Writing for the Web
In the world of SEO, knowing how to go about ‘Writing for the web’ can be hard, especially now Google guidelines for content have changed. Here at Headred we have picked out some key things to consider when creating content. Anyone can pick up a computer, tablet or even their phone and write content for a website instantly nowadays; learning to write great content has never been more important to stand out. Not only to gain but also to retain an audience. With Google algorithm, came marketing teams moving away from the content and quality of their text, to the stuffing of keywords. In doing so companies lost the ability to focus on their customers across their online presence. However as time has progressed, the purchasing, marketing and competitor landscapes have changed, and so once again has the nature of writing online content. Both Google through their algorithm updates and customers themselves are now forcing the spotlight back onto writing quality, valuable content.
Why is this?Well essentially customers of both your industry and of Google are driving forward this change. Consumers now have more choice across all landscapes, so as with our own companies Google also has to compete with others in its marketplace. The only way they can do this is to offer its users better results in the form of the best websites for the query ranking on the SERPs and less spam. How Google perceives the value within a webpage in order to rank it on its SERPs has many factors, however with the introduction of both the Panda and the Penguin algorithms updates, Google now penalises more for black hat techniques which includes keyword stuffing, and is equipped to recognise unique, new, and quality content written. Of course it still recognises the keywords but now it can determine its worth within context.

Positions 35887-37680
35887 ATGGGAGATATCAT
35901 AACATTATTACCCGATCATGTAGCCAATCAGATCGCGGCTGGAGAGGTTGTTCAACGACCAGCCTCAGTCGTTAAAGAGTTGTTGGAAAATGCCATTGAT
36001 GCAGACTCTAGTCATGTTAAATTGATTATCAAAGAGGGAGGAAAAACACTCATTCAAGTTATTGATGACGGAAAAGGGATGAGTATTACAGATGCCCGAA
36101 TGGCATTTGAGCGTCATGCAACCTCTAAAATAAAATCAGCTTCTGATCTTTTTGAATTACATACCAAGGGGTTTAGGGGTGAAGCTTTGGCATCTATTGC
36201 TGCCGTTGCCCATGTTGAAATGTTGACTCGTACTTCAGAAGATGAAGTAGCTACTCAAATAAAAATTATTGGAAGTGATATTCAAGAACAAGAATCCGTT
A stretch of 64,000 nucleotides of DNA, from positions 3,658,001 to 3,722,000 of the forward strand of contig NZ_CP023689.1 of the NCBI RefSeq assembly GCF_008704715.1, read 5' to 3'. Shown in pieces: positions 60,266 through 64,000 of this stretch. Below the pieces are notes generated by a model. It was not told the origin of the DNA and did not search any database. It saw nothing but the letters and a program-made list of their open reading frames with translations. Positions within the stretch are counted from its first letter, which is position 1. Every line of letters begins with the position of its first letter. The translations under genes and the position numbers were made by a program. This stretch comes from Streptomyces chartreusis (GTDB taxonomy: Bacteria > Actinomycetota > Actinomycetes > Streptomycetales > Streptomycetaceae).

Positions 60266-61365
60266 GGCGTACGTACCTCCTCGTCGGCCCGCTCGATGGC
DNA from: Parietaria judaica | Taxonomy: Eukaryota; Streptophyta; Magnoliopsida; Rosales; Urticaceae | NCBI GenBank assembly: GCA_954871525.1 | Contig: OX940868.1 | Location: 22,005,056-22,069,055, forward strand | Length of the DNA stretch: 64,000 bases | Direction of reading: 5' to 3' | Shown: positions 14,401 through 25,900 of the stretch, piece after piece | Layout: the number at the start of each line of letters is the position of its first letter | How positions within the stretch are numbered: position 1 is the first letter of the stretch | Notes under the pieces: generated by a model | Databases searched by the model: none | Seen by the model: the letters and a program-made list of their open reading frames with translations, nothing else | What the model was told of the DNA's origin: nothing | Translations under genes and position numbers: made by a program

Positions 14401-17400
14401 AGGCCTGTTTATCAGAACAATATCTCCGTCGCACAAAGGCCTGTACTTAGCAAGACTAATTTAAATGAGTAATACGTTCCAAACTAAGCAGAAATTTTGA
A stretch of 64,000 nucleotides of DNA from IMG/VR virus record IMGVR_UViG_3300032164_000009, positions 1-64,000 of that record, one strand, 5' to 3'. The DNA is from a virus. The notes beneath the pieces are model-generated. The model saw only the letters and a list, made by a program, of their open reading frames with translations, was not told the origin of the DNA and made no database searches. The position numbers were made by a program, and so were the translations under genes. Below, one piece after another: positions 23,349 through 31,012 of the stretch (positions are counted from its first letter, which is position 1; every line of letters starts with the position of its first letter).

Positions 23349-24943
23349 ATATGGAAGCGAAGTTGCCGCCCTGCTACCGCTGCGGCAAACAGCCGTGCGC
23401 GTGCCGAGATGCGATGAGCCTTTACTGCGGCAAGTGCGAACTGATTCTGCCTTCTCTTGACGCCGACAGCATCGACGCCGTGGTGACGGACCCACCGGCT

Creating ContentWHO? As with all great stories, it begins with a who? At this point we all jump up with a ‘Who is our Audience?’ ‘Who are we writing for?’ and often overlook the ‘Who are we?’ Its sound pretty deep but yes, of course knowing who your audience is and writing for them is important, but who are you? Who is your company; its personality, its tone? Content on the web is reaching more and more people, and it is likely you will not meet the majority of your audience face-to-face, in particular with many firms operating solely online. So it is important that any content you write reflects the face you want to show to your audience, whether it be humorous, professional, quirky, this ‘personality’ should be consistent (although you can vary it across platforms e.g writing for a webpage may be more professional than those snippets of content you post onto social depending on whether your audience differs). Remember you don’t want to be writing to appeal to corporate professionals in one blog post, tweet, webpage and then too laid back on another; this will influence who you appeal to and so can restrict your ability to retain an audience. Looking at ‘who’ In terms of your audience. You should naturally determine who you are intending to write for, remembering as said previously that your audience/readers can differ depending upon the online platform you are writing for. So you should look at whether it is primarily customers who are reading your webpage, industry professionals reading your blog and so forth. Alternatively if you are beginning from scratch- who do you want to attract to your content?! What are they looking for? What questions are they asking? You should think about their NEEDS. WHAT? What is the aim of your content?
- Is it to inform your audience of news, offers, what you do, where you operate from?
- Is it to teach about your products/services?
- Is it to call to action your audience to make a purchase, enter a competition?
A member of the team since 2013 Hannah loves all things SEO, particularly Technical SEO. When she’s not developing new clients strategies and auditing websites Hannah can be found with gin and a ‘good’ book 🍸📚
SEO Team Leader & Account Manager